She said that she has shared the book with other authors, as well as home-schooled children. She said their biggest complaint was that Matthew did things his parents told him not to - including signing up for an e-mail address and lying about his age to do so, and getting a library card behind his parents back.

A few parents who read the book also didn't like that even in the beginning Matthew thinks to himself,  "At that moment I was convinced the summer was going to suck. Only I'm not allowed to say 'suck.'"

Gray said finding a publisher wasn't easy. Like most authors she received many rejection letters before Carmel-based Luminis Publishing decided to publish and promote her book, now available on major online book retailers.

"We chose to publish Laurie's book because it has 'depth' to it," wrote her publisher Chris Katsaropoulos via e-mail. "That is, it goes beyond what most normal young adult fiction covers, touching on issues of spirituality, teen identity, and acceptance of others who are different than oneself."

He also described her work as quirky, funny, and interesting.

"We did not consider Laurie's background as a lawyer when deciding to publish this book," he added, "though her experience prosecuting child sexual abuse cases lends authority to her handling of the situation of the homeless girl in the book."

Gray said she plans to promote the book through church, school, and educator events. She recently participated at a book fair and has other events scheduled in coming months. She also is leaving the prosecutors office April 30, but said she was unsure what she would do next beyond promoting her book and speaking for conferences.

More information about Gray and her new book are available on her website, Excerpts are available on her publisher's website,


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  1. This is ridiculous. Most JDs not practicing law don't know squat to justify calling themselves a lawyer. Maybe they should try visiting the inside of a courtroom before they go around calling themselves lawyers. This kind of promotional BS just increases the volume of people with JDs that are underqualified thereby dragging all the rest of us down likewise.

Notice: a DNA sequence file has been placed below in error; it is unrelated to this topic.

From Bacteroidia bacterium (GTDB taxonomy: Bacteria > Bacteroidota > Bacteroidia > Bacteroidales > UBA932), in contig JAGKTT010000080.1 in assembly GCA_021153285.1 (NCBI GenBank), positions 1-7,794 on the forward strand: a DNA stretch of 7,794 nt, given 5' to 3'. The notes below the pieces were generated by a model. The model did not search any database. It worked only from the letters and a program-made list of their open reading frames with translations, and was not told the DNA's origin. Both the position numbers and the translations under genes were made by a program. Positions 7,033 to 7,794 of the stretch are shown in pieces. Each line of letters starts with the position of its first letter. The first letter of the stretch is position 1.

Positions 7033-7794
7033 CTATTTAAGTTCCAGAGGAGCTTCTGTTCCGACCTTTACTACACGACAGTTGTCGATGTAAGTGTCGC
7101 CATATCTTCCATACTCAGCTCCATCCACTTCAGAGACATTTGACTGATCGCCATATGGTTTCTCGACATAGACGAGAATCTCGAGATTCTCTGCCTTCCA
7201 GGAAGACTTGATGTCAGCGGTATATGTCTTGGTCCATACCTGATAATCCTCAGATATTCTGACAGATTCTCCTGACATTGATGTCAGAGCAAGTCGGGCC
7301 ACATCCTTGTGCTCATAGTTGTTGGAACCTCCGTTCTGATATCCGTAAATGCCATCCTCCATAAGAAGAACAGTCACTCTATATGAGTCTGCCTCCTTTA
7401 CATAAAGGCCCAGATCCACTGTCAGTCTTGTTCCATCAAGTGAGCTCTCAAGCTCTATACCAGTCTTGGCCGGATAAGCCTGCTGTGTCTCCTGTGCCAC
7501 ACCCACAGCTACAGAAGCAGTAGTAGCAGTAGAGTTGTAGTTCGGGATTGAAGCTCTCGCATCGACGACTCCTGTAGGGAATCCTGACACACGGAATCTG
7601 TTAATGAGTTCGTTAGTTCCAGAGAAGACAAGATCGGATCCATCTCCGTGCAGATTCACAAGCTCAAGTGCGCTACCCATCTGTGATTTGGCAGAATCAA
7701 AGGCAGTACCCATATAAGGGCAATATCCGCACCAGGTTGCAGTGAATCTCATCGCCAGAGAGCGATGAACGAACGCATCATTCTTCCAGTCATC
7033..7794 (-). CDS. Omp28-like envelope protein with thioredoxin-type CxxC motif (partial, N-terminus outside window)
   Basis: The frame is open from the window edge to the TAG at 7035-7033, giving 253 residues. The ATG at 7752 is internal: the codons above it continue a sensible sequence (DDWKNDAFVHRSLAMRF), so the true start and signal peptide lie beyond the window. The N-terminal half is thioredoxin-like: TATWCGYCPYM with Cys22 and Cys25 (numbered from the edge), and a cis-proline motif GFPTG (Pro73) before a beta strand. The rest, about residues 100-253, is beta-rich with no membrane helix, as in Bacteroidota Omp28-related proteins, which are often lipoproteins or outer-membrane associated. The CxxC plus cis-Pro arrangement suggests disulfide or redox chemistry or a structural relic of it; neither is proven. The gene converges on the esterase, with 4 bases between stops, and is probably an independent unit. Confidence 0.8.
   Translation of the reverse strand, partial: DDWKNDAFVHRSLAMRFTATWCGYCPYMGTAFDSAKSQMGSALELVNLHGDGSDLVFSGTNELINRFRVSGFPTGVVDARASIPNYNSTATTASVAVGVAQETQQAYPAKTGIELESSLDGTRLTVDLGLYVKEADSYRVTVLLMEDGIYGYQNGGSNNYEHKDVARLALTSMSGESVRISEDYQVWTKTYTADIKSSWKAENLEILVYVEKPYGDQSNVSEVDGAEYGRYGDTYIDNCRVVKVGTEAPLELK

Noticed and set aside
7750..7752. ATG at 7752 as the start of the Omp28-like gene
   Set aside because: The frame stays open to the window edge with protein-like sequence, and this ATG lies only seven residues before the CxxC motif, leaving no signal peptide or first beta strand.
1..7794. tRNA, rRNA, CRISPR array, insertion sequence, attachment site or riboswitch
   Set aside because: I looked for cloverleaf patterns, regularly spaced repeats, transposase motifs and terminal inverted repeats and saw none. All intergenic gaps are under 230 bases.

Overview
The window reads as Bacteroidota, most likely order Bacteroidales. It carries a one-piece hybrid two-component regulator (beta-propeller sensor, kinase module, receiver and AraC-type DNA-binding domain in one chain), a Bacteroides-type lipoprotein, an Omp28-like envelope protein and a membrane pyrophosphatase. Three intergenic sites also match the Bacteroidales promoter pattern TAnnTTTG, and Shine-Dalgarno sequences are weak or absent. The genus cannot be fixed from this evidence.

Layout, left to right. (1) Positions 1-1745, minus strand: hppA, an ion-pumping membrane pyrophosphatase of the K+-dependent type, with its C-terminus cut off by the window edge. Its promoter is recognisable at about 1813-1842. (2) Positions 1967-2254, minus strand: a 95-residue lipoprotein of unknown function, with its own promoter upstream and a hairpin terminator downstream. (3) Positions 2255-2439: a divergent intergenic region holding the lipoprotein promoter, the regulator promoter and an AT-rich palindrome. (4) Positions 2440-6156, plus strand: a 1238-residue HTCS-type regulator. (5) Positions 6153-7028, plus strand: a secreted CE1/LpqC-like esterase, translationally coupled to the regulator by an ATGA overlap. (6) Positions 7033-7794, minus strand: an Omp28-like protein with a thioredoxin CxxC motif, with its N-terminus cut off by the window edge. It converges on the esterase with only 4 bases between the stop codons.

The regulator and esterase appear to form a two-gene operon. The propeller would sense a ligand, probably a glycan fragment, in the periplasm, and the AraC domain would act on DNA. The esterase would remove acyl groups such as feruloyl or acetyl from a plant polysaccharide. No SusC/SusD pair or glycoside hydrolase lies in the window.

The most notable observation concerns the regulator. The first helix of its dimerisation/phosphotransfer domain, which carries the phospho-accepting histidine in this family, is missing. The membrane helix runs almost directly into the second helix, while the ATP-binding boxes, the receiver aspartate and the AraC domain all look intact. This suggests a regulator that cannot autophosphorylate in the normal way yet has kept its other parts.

2. I think it is safe to say that those Hoosier's with the most confidence in the Indiana judicial system are those Hoosier's who have never had the displeasure of dealing with the Hoosier court system.

  3. I have an open CHINS case I failed a urine screen I have since got clean completed IOP classes now in after care passed home inspection my x sister in law has my children I still don't even have unsupervised when I have been clean for over 4 months my x sister wants to keep the lids for good n has my case working with her I just discovered n have proof that at one of my hearing dcs case worker stated in court to the judge that a screen was dirty which caused me not to have unsupervised this was at the beginning two weeks after my initial screen I thought the weed could have still been in my system was upset because they were suppose to check levels n see if it was going down since this was only a few weeks after initial instead they said dirty I recently requested all of my screens from redwood because I take prescriptions that will show up n I was having my doctor look at levels to verify that matched what I was prescripted because dcs case worker accused me of abuseing when I got my screens I found out that screen I took that dcs case worker stated in court to judge that caused me to not get granted unsupervised was actually negative what can I do about this this is a serious issue saying a parent failed a screen in court to judge when they didn't please advise

  4. I have a degree at law, recent MS in regulatory studies. Licensed in KS, admitted b4 S& 7th circuit, but not to Indiana bar due to political correctness. Blacklisted, nearly unemployable due to hostile state action. Big Idea: Headwinds can overcome, esp for those not within the contours of the bell curve, the Lego Movie happiness set forth above. That said, even without the blacklisting for holding ideas unacceptable to the Glorious State, I think the idea presented above that a law degree open many vistas other than being a galley slave to elitist lawyers is pretty much laughable. (Did the law professors of Indiana pay for this to be published?)

  5. Joe, you might want to do some reading on the fate of Hoosier whistleblowers before you get your expectations raised up.